Table 3. Coral concrete mix proportions
Table 3. Coral concrete mix proportions
Strength GradeCement
(kg)
Net W/C1Net Water
(kg)
Additional Water
(kg)
Coral Coarse Aggregates (kg)Coral Sand (kg)
CC20C003800.532005.8774674
CC30C004800.381805.8774674
CC40C006500.281805.8774674
1 Net W/C= Net water/Cement.
Table 4. Cube compressive strength.
Table 4. Cube compressive strength.
No.Average
(MPa)
Standard DeviationCoefficient of Variation
CC20C0021.03.080.15
CC20C0321.71.830.08
CC20C0622.91.340.06
CC20C1023.02.020.09
CC20C1524.52.120.09
CC20C2024.70.420.02
CC30C0033.40.910.03
CC30C0333.92.520.07
CC30C0635.23.560.10
CC30C1035.31.560.04
CC30C1536.41.390.04
CC30C2036.64.690.13
CC40C0042.74.910.11
CC40C0344.32.160.05
CC40C0644.71.040.02
CC40C1045.12.030.05
CC40C1546.42.770.06
CC40C2047.52.590.05
Table 5. The drop-weight impact tests results.
Table 5. The drop-weight impact tests results.
No.Average Number of BlowsStandard DeviationCoefficient of Variation W 1 ( J ) W 2 ( J )
N 1 N 2 I N P B σ N 1 σ N 2 σ I N P B C V N 1 C V N 2 C V I N P B
CC20C0013.013.00.02.142.140.000.160.160.00287287
CC20C0314.014.50.52.072.330.790.150.161.59309320
CC20C0616.016.80.82.202.190.450.140.130.60353371
CC20C1018.119.41.32.902.770.340.160.140.27400428
CC20C1520.923.12.34.855.411.260.230.230.56461510
CC20C2024.027.33.33.853.990.840.160.150.26530603
CC30C0026.927.00.12.952.880.280.110.112.26594596
CC30C0329.029.60.66.376.390.770.220.221.22640653
CC30C0634.034.60.67.177.460.810.210.221.29750764
CC30C1039.141.12.03.683.560.950.090.090.48863907
CC30C1546.049.03.08.238.180.700.180.170.2310151082
CC30C2052.957.64.811.2611.712.580.210.200.5411681271
CC40C0039.039.30.36.216.110.360.160.161.46861867
CC40C0341.942.40.59.208.930.480.220.210.96925936
CC40C0649.050.11.19.9910.471.120.200.211.0010821106
CC40C1057.960.02.17.437.171.090.130.120.5112781324
CC40C1569.072.93.98.949.081.260.130.120.3315231609
CC40C2081.988.06.113.8814.591.830.170.170.3018081942
Table 6. Fitting results.
Table 6. Fitting results.
Dependent VariableabcdAdjusted R2
W 1 −32.0351.3062.6010.8480.995
W 2 −26.7911.3262.5100.9750.996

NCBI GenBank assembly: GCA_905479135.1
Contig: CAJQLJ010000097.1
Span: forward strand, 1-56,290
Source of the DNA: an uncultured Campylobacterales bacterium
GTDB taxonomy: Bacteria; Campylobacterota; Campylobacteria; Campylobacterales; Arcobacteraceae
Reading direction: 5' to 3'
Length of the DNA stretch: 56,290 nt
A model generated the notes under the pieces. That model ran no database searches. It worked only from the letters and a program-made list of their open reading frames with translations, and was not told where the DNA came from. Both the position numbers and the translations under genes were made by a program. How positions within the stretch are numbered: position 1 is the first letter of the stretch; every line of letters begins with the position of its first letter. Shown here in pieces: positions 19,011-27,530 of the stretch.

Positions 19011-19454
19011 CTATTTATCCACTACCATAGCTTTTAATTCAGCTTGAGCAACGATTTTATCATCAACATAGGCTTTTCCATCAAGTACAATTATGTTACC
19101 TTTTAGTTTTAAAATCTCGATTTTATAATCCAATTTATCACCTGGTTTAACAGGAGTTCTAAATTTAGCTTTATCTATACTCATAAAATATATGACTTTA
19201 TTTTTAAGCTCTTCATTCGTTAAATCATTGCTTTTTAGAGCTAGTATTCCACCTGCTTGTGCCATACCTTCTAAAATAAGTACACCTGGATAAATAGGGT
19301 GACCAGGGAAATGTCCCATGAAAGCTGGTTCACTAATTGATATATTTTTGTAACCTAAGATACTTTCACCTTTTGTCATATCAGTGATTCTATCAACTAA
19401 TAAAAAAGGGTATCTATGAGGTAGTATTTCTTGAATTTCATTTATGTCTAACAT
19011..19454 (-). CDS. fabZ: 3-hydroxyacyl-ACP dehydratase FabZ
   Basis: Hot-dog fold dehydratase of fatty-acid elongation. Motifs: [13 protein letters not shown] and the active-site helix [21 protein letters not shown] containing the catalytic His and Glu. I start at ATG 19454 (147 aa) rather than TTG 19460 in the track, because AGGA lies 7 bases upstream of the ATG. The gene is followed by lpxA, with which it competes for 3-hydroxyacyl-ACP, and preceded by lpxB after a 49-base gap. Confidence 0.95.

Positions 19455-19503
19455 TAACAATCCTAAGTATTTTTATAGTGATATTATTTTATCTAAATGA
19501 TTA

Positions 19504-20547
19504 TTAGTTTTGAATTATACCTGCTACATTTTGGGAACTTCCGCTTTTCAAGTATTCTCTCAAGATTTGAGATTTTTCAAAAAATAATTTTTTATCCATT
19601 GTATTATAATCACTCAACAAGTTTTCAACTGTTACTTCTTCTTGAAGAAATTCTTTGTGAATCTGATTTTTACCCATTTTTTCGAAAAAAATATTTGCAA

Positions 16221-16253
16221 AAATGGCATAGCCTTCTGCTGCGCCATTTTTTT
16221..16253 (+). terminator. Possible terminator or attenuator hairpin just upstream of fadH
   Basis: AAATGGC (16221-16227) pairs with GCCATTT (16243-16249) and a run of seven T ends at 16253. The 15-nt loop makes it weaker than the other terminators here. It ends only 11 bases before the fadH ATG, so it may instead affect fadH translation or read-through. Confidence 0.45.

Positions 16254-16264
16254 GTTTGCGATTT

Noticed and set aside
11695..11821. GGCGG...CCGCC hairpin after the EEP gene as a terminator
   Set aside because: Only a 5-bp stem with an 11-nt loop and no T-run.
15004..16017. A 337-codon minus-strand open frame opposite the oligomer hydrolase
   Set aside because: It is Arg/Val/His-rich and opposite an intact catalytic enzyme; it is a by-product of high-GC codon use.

Table 7. Linear regression results of impact resistance in Weibull distribution.
Table 7. Linear regression results of impact resistance in Weibull distribution.
Specimen No.N1N2
kλAdjusted R2 k λ Adjusted R2
CC20C005.382 13.420 0.853 5.382 13.420 0.853
CC20C035.723 14.437 0.874 5.375 14.964 0.926
CC20C066.468 16.454 0.865 6.514 17.227 0.864
CC20C105.190 18.730 0.884 5.593 20.001 0.841
CC20C153.971 21.779 0.881 3.910 23.983 0.894
CC20C205.736 24.720 0.962 6.196 28.027 0.982
CC30C008.318 27.497 0.924 8.507 27.615 0.919
CC30C034.173 30.040 0.946 4.302 30.667 0.950
CC30C064.410 35.203 0.888 4.298 35.869 0.885
CC30C109.444 39.945 0.940 10.241 41.929 0.956
CC30C154.874 47.590 0.849 5.302 50.598 0.858
CC30C204.179 54.810 0.912 4.259 59.766 0.869
CC40C005.878 40.164 0.895 5.954 40.420 0.871
CC40C033.862 43.493 0.908 4.071 43.957 0.927
CC40C065.112 50.648 0.902 4.783 51.757 0.897
CC40C107.251 59.354 0.942 7.689 61.472 0.938
CC40C156.201 71.067 0.848 6.363 75.026 0.837
CC40C204.503 84.860 0.902 4.579 91.076 0.885
Table 8. Linear regression results of impact resistance of Ding et al.’s [36] results in Weibull distribution.
Table 8. Linear regression results of impact resistance of Ding et al.’s [36] results in Weibull distribution.
Specimen No.N1N2
kλAdjusted R2λkAdjusted R2
NC1.24311.6740.9271.24311.6740.927
PP42.18715.1090.7122.72630.8330.865
PP66.89221.9140.9585.35738.4560.952
SF201.13422.0160.9431.35241.7120.958
SF350.86019.9370.9881.38945.2080.899